The virus has radically altered household spending, putting paid to old habits and introducing new trends.
Gone are the likes of spending money on trips to the pub, taxis, sandwiches for lunch and meals out.
In has come higher expenditure on Netflix, online shopping, groceries and charity donations.
Savings are resulting from childcare facilities being closed, forcing parents to juggle even more than usual.
Overall household spending is down 25pc compared with a normal week, according to the Economic and Social Research Institute (ESRI). This means the lockdown benefit for those lucky enough to retain their jobs could be huge.
Lucky households that have not been hit with an income shock are not able to spend their money. The result is going to be a big rise in household savings. By the end of this year, households will have between €10bn and €15bn extra in their bank accounts because they could not spend it, according to economist John FitzGerald.
For the 1.25 million people existing on the pandemic unemployment payment and the temporary wage subsidy scheme, no such benefits are accruing and the pandemic is instead a cash crisis.
The ESRI estimates that spending has fallen by a quarter in the average household.
Its economists reckon the typical household is now spending around €630 a week, down from €830.
So what impact is Covid-19 having on our spending, and will the pandemic herald long-term changes?
This is the single biggest expense for many parents. The pandemic means parents have been forced to juggle minding children at home rather than paying for expensive care in crèches or using childminders.
The average weekly cost for full-time childcare is around €184, according to the Department of Children and Youth Affairs in material published last year. Assuming a 12-week period when childcare facilities are closed means a saving of around €2,200 for a family with one child.
The pandemic has caused huge disruption to the weekly shopping experience and its cost. Queues outside stores are now standard so social distancing can be observed.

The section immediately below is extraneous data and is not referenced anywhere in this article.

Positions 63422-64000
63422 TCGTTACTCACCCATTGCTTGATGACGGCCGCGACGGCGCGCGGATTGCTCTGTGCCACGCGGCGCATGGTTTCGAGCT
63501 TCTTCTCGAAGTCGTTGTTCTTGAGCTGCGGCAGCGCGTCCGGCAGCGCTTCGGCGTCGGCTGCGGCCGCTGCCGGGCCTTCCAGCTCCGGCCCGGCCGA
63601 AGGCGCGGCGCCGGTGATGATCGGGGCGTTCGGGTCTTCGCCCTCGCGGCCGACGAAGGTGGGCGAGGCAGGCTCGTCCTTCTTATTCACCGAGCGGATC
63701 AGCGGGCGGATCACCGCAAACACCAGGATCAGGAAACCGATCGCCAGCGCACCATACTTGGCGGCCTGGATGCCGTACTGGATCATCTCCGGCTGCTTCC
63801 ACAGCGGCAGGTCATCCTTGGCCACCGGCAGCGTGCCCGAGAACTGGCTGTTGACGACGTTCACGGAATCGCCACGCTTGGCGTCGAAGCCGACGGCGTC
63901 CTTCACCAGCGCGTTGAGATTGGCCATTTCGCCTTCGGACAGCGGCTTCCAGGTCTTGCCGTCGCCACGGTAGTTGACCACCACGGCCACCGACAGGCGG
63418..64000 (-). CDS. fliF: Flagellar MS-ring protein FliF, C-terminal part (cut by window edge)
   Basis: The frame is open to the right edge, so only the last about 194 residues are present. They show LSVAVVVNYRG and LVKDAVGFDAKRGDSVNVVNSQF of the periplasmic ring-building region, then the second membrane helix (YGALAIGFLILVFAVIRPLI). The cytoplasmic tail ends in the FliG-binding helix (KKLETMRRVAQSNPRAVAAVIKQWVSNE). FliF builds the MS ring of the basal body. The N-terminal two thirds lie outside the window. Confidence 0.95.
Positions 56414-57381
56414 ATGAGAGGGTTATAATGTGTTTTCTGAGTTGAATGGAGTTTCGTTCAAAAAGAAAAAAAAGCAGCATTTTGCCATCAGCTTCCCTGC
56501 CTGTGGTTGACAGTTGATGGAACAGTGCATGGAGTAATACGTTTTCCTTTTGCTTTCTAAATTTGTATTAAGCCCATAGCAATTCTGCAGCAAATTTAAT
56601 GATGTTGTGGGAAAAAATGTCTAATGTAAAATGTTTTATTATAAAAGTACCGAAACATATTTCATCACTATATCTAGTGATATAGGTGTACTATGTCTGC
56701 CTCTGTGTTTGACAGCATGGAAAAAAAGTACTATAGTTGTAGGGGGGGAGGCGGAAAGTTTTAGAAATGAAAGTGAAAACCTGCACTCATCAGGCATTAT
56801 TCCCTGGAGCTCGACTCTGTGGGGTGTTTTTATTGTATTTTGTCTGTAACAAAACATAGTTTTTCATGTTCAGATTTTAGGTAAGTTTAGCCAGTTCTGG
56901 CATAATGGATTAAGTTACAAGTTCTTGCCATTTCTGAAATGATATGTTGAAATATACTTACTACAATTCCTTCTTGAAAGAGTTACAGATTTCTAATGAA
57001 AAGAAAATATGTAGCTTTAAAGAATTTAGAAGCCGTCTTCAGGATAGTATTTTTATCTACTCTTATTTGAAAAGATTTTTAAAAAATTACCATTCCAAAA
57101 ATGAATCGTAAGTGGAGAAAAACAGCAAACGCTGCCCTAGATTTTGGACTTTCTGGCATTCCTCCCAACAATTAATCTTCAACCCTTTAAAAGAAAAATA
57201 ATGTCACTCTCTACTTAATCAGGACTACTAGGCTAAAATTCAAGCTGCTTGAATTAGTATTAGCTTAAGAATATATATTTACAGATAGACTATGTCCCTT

But spending on groceries and other essentials are also up. The average household spent €122 more on groceries in the four weeks up to March 22, according to research group Kantar.
And around a third of households are spending €120 or more on each shopping trip.
This is double the number that spent that much last year.
People are bulk buying, with others ordering online.
US billionaire Jeff Bezos of Amazon is a big winner from the pandemic, with Irish consumers buying more on their phones and laptops during the lockdown. Couriers say they are busier now than during a typical Christmas.
One in three of us are now shopping online on at least a weekly basis.
In the first three months of the year alone, there was close to €6bn spent online, according to data on credit and debit cards sales extracted by the Banking and Payments Federation (BPFI). Some 42pc of the money spent on cards was classed as e-commerce, up from 31pc five years ago.
Nearly half of Irish consumers say they are delaying expenditure on large purchases because of the pandemic, according to the Deloitte Consumer Tracker. This typically refers to expenditure on cars, fridges and furniture.
Caution is the watchword. Despite reassurances by the Government and the Irish Fiscal Council that we are not returning to a bout of severe austerity, some 86pc of consumers expect austerity measures in the coming years, according to a KBC Bank survey.
Because so many people are either out of work or toiling on a laptop perched on the kitchen table, spending on work-related expenses has crashed. This means commuter costs are down. People who buy tickets regularly are not travelling, while those who have annual Leap cards are due rebates.
Takeaways are a distant memory for many, while buying sandwiches for lunch in the office is not a thing at the moment. And the closure of hairdressers and barbers means spending on the cutting and styling of hair is almost non-existent now.
The pubs may be shut, but that does not mean we are not drinking. We are spending almost twice as much on drinking at home, according to ESRI estimates. This works out at €21 a week on drinking at home, double the pre-pandemic spend. Subscription service Netflix reported a 27pc surge in spending on its streaming services at the start of lockdown.